Biking Down Bolivia’s "Death Road" 5

Yungas Road is known as the world’s most dangerous road, due to its insanely high death rate

Bolivia is one of the least visited countries in South America by North American tourists, let alone anyone from outside of the continent. For years, it’s been a destination for backpackers and the more adventurous types, as not a lot was known about the small landlocked country. Today, tourism has picked up some, but the country still struggles mostly due to the current government’s lack of funds spent on tourism as well as consistent reports of the country being unstable. There is constant turmoil within the country due to political issues, but politics aside, Bolivia is one of the most fascinating countries most will never visit. The microclimates alone and the differences between each region are practically mind-blowing, as, in one day, it’s possible to be high up in the Andes Mountains covered in snow and, in just a few hours, be at the bottom depths of the rainforest, dripping in sweat from the extreme heat.

Yungas Road, sometimes referred to as “Death Road,” due to it’s insanely high death rate, was cut into the side of the Cordillera Oriental Mountain chain in the 1930’s by Paraguayan prisoners during the Chaco War. Mountain terrain and terrifying dramatic drops surround the narrow road. The winding road stretches 42 miles from the administrative capital city of La Paz to Coroico, a small town within the Amazonian rainforest.

From La Paz, the road climbs to around 15,200 feet at La Cumbre pass before gradually descending to 3,900 feet at the town of Coroico. With the drop in altitude, travelers experience both chilly conditions in the Altiplano highlands, as well as hot and humid conditions once reaching the rainforest below. Since the 1950’s, the road was the only link between La Paz and the Yungas region of Bolivia, and it was not uncommon for crowded buses and trucks overloaded with people, wood, crops and supplies to overtake each other on the hairpin turns, even during the darkness of night. Because of these conditions, many buses and trucks went down the side of the cliffs, taking the lives of everyone on board with them.

Due to the combination of a one-way road that high up with rainy weather, limited visibility, rock falls and the lack of guardrails, many motorists have fallen to their deaths. It is estimated that 200 to 300 drivers were killed yearly, and as late 1994, there were cars falling over the edge at a rate of one every two weeks. Lining the side of the road, there are an unsettling number of crosses and altars marking some of the many spots where people lost their lives. In 1995, the Inter-American Development Bank dubbed Yungas Road “The World’s Most Dangerous Road.”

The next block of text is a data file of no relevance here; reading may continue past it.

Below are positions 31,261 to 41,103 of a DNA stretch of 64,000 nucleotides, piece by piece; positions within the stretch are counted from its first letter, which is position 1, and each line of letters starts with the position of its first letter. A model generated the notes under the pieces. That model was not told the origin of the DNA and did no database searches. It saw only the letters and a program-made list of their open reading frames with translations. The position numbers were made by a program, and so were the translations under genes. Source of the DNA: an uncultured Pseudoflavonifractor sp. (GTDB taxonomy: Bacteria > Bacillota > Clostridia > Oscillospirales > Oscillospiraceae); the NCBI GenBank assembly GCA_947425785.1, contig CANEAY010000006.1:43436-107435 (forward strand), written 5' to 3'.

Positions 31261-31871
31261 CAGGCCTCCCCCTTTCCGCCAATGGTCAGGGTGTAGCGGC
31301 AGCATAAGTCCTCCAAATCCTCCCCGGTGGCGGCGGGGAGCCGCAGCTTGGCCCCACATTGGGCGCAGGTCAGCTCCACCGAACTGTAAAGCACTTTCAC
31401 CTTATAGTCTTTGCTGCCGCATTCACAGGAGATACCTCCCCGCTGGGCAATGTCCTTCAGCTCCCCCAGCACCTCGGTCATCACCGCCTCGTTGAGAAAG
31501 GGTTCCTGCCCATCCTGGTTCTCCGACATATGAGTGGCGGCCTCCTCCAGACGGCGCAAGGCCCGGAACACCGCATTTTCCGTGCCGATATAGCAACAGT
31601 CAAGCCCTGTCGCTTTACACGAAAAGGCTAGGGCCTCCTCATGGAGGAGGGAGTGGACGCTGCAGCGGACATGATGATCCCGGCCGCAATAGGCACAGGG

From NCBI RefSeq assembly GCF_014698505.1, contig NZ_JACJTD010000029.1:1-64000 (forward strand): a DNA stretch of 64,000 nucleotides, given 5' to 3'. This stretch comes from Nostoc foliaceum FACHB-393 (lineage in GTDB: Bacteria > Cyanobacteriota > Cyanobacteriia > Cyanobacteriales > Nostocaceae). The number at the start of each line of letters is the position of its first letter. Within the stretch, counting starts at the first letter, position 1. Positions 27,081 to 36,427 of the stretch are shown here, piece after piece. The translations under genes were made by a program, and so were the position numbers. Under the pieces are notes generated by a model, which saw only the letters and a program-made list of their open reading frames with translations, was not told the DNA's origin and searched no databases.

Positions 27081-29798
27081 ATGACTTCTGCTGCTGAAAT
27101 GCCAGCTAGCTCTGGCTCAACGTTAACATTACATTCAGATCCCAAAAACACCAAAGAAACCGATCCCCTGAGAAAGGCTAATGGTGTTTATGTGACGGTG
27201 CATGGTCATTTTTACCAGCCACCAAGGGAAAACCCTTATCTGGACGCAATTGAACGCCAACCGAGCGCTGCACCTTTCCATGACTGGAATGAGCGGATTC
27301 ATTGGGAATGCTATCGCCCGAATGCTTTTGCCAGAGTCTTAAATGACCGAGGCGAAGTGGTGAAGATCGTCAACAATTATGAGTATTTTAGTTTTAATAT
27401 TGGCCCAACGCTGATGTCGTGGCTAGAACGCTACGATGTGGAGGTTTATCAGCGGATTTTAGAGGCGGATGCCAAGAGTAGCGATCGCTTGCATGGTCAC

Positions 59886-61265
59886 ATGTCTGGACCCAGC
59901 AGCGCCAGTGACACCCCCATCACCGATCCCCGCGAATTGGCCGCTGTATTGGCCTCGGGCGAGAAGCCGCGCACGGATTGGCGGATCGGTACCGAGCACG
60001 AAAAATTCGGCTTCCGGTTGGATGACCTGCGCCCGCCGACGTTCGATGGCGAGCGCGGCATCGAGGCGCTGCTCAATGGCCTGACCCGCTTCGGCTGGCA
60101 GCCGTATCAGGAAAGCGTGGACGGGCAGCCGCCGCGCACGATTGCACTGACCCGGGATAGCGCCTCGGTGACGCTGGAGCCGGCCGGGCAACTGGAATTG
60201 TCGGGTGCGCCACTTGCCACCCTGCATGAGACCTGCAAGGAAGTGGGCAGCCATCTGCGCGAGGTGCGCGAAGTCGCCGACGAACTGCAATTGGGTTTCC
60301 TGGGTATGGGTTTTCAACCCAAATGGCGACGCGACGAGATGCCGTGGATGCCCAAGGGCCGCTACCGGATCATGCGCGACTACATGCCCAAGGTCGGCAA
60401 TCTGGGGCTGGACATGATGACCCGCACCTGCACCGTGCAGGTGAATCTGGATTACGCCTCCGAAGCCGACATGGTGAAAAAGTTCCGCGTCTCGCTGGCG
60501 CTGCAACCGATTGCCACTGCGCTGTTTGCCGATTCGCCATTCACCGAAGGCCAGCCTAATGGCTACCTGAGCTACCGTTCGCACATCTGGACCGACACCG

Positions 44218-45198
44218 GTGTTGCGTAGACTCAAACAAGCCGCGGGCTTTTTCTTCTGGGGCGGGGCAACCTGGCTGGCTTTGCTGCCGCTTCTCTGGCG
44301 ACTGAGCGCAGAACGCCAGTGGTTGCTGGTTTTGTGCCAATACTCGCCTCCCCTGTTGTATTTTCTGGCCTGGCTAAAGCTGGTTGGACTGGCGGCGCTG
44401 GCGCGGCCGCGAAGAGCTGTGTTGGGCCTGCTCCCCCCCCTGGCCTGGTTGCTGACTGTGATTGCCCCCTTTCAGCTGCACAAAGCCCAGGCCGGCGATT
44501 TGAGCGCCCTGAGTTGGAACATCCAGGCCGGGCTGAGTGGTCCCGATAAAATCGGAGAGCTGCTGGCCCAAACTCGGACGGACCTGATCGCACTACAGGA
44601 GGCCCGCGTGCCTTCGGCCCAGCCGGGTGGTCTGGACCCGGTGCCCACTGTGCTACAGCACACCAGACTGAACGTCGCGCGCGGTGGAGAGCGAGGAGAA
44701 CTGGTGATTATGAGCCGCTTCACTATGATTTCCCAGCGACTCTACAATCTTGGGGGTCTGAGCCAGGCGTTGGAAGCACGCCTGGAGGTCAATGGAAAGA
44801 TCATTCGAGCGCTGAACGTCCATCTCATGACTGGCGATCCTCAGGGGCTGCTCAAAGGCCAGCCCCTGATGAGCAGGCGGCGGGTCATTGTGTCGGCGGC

Is the road still dangerous? After 20 years of hard work, Yungas Road has been modernized to include two driving lanes, asphalt pavement, drainage systems and guardrails. Additionally, in 2009, construction of an alternate road replacing the “most dangerous road” was completed with all traffic being diverted to the new road. Nowadays, Yungas Road still claims lives, but not of motorists. The death toll is now limited to local workers, extreme backpackers and cyclists, with an estimate of more than 22 cyclists having lost their lives on the road since 1998.

Even with the statistics that exist, the 42-mile downhill bike ride has been a major attraction for thrill seekers and avid mountain bikers since the 1990’s. The ride is not for everyone, especially the faint-hearted, but the adrenaline-pumping “Death Road” tour is suitable for both overly confident beginners and expert mountain bikers. Those who lean more towards the beginner side of the spectrum will find that their handgrip will be pained and sore for days after the ride, as they will have most likely been holding on to the handlebars extremely tight.

There are many options for “Death Road” tour companies in and around La Paz, each ranging in price and quality. When it comes to biking down the most dangerous road in the world, it’s advised to not be thrifty when choosing which company. Having bicycles in proper working condition that have been maintained is key to having a successful and enjoyable trip down to the Amazon. Most tours start at $120 and any Internet search can lead you to the most reputable companies to select. When choosing one, it would be an appropriate time to read customer reviews. All the tours offer a bus service back up to La Paz as the uphill climb is rarely done, but can be if you choose to do so. There is also a small town at the bottom, as well as hotel options, so extending your visit and taking in the rainforest as a reward for your death-defying ride to the bottom can serve as a reward.